April Book of the Month

We asked you to nominate your Unsung Heroes/Heroines - the kind of books that deserve to be far further up the literary food chain, whose absence from all the Best Ever lists is quite frankly a crime. And here below is the result: an eclectic list, with something for all tastes. Strangely (or perhaps not) Ann Marie Macdonald's Fall on Your Knees turned out to be a secret passion for quite a few of us. Is your hidden gem here too?


Fall on Your Knees - Ann Marie Macdonald
Find your nose stuck in these pages at all hours of day and night - this is an all-involving, all-encompassing family saga of four sisters, terrible secrets, New York Jazz Age, First World War, just about everything you can imagine. There is so much packed into this book; harrowing and potentially depressing at times, but also poetic, magical, Gothic, informative, all sorts. It was a major bestseller in the US, but somehow the author has remained fairly low profile here, despite a truckload of 5-star reviews on Amazon UK. Recommended by fleacircus/suedonim. Buy it here


Bury My Heart at Wounded Knee - Dee Brown
Not strictly unsung, but it is perhaps on many 'must get round to it one day' lists. The first book to look at the development of the American West from the Native American point of view, it tells how the 'Indian' people were forced off their land under pain of death, and how the greed of white settlers crushed America's original history into dust. Constructed with many first-hand accounts, it deserves to be read by everyone, both as a record of huge human injustice, and to remind us the American Dream was founded on very shaky principles. Recommended by jumpingbeans. Buy it here


I, Claudius - Robert Graves
The Roman Empire has become awfully fashionable these days, with whole sexy TV series and all that. But if you really want to know how debauched and terrifying life in Imperial Rome could be, this is the book to choose. Claudius, our admirable narrator, observes all the intrigues, betrayals, affairs and power games of the Romans, bringing all the major characters to life and guiding us through a plot that would seem far fetched were it not all true. A brilliantly enjoyable historical novel and you'll feel highly informed while you're at it. Recommended by Mumsnet's very own co-founder, Justine. Buy it here


Hallucinating Foucault - Patricia Duncker
I'd not heard of this author before but now I'm looking out for all her novels. Check out the adoring fan club for this book on amazon - everyone cites her originality, intelligence and brilliance.  This novel is about a student who tracks down a favourite author, about the love between reader and writer, about madness and sanity. It is tense, full of clues, mysteries, plot twists and surprises. It is a clever blend of cool intellect and gripping suspense. Recommended by Joash. Buy it here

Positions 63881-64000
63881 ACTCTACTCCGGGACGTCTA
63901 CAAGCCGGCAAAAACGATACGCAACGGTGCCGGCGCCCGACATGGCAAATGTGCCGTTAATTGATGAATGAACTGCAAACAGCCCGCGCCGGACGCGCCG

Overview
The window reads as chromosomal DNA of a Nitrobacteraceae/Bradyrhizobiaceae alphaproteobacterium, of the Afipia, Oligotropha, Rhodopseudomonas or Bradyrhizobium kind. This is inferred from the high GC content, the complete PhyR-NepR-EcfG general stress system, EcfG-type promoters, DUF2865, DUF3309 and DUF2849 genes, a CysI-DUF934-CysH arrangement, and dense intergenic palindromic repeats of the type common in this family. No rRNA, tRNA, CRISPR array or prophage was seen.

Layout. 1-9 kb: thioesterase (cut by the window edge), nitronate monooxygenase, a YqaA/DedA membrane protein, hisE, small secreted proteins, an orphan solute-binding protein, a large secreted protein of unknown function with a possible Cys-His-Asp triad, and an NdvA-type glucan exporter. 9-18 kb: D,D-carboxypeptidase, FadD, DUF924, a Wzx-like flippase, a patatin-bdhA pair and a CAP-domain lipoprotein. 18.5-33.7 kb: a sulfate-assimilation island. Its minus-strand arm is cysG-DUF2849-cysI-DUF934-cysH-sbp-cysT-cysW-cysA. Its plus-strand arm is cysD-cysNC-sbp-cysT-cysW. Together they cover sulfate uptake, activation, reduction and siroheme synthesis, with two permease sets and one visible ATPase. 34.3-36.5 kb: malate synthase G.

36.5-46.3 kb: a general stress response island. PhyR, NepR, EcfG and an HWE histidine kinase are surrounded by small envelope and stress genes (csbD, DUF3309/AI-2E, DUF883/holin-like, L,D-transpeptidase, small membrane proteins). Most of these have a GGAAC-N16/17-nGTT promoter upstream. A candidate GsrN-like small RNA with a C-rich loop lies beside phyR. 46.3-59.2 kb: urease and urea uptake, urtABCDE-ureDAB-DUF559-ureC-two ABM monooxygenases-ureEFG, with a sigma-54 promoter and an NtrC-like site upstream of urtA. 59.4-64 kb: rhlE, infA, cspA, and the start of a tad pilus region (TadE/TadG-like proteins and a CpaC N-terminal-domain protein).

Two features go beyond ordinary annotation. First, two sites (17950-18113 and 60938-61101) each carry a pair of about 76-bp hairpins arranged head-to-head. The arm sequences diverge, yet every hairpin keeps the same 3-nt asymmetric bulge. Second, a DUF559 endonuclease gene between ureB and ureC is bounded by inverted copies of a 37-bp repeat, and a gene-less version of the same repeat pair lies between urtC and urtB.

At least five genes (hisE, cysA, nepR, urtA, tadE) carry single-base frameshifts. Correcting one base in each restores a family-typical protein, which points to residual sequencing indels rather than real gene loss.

Electric Brae - Andrew Greig
The Electric Brae is a piece of road in Scotland where a stationary car seems to be pulled uphill by magic (I've done it, it works). Andrew Greig takes the Scottish landscape and human relationships and works a kind of magic between them. Engineer Jimmy is surviving a tempestuous relationship with artist Kim while Thatcher's government wreaks havoc in the local towns. The big themes - love, intimacy, death - are all played out beautifully in tandem with stunning descriptions of the mountains and wilderness. Recommended by dropscone. Buy it here.


Mr Skeffington - Elizabeth Von Arnim
A real classic, but not as well known as it should be. Fanny is 50 and knows she's losing her once-renowned beauty. Creeping into her mind comes her ex-husband and while she re-evaluates her perception of him, she also has to re-evaluate her perception of herself. Throughout the book, she keeps meeting men whose hearts she has broken over the years, who now see her in a different light. A perceptive take on beauty and ageing from a now-invisible writer. Recommended by Kathyissixincheshigh. Buy it here


Love Medicine - Louise Erdrich
A fictional partner to Bury My Heart at Wounded Knee, Erdrich's novel explores Native American life using immense imagination, magical imagery, folklore, dialect and artistic impressions. She has written a quartet of books following the same families and tracking their stories back and forth - Love Medicine is the first and most well known of these, but it's incredible that she isn't on every reading list. A real discovery. Recommended by lemurtamer. Buy it here


Gaudy Night - Dorothy L Sayers
Dorothy Sayers is the mystery writer's mystery writer - everyone from Ruth Rendell, Minette Walters and P.D James have acknowledged her superior eye and energy. This detective story is set around Oxford University where Harriet, an old scholar with an independent nature and a scandalous past, tries to solve mysterious evil deeds with the help of Lord Peter Whimsey, a dashing bachelor and a suitor for her hand in marriage. Great characters, clever plots, interesting insight into women's place in society at the time - this is agreed to be one of the author's best. As recommended by EffiePerine. Buy it here

 

Who deserves to be thrust into the limelight, where they belong? Vote here and choose your Unsung Hero/Heroine for April Book of the Month

Last updated: over 1 year ago